But, in reality there are three essential allergy seasons – spring when trees begin to bud and flower, late spring when the grasses join in, and late summer/early fall when ragweed starts.
This year, with warm temps and dry conditions starting so early in the season, allergy sufferers experienced symptoms a month earlier than usual.
“Our clinics experienced the earliest increase in patient calls and visits in memory,” comments Dr. Mark Moss, UW Health allergist.
While allergy sufferers can’t control the weather, there are actions they can take to help alleviate their symptoms regardless of the season. According to Dr. Moss, a few recommendations include:
- Don’t wait until your symptoms are bad to call your allergist
- Keep your windows closed and, if possible, use air conditioning, which cleans, cools and dries the air
- Try to stay indoors when the pollen or mold levels are reported to be high (the UW-Madison pollen counting station is one of three in Wisconsin that reports to the National Allergy Bureau)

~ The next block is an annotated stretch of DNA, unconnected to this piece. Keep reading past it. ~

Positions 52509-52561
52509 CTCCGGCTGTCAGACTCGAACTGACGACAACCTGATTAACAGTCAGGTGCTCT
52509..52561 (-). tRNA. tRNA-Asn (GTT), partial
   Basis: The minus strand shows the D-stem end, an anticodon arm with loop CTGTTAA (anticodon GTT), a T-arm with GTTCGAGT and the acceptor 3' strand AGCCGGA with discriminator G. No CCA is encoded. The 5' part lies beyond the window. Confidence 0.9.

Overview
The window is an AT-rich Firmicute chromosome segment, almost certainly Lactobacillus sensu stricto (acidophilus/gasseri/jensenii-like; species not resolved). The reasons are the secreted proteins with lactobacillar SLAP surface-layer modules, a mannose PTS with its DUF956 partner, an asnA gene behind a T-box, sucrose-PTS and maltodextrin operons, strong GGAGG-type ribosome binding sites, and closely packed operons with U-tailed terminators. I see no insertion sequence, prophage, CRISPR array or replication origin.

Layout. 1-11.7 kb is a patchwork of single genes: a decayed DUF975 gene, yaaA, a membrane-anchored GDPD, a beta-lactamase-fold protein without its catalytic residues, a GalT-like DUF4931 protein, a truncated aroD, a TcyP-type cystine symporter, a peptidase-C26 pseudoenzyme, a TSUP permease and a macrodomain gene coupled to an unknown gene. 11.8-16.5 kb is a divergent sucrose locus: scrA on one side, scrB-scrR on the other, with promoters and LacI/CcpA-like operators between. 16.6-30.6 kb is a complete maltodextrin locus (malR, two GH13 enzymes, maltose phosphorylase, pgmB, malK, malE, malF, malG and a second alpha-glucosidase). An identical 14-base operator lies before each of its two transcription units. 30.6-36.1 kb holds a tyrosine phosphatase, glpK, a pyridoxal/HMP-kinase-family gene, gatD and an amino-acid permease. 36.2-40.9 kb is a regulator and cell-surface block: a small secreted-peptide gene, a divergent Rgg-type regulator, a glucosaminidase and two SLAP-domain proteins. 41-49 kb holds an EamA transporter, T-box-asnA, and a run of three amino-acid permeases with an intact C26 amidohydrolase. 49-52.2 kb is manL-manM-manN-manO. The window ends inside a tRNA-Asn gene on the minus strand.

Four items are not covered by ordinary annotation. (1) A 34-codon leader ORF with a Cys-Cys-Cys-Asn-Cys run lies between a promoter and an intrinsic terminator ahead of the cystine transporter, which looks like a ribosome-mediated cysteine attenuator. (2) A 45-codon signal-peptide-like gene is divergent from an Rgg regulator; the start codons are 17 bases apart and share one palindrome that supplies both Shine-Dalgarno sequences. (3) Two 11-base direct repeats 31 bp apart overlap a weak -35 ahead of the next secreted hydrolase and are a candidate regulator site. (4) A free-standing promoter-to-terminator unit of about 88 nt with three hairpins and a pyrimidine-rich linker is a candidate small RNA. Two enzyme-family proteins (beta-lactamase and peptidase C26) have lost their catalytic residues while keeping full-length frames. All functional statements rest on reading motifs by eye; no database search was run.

- Wear a pollen mask if long periods of exposure are unavoidable and then shower or change clothes afterward (such as when mowing the lawn or working in the yard)
- Avoid hanging sheets or clothes outside to dry
- Consider taking a vacation during the height of the pollen season to a more pollen-free area, such as the beach or sea
- When traveling by car, keep your windows closed
- Use a Neti Pot for nasal irrigation
And, save the honey for your yogurt. “One of the biggest myths is that a teaspoon of honey that comes from a local source will cure allergies. It doesn’t help prevent or relieve allergy symptoms,” says Dr. Moss.
University of Wisconsin Hospitals and Clinics Authority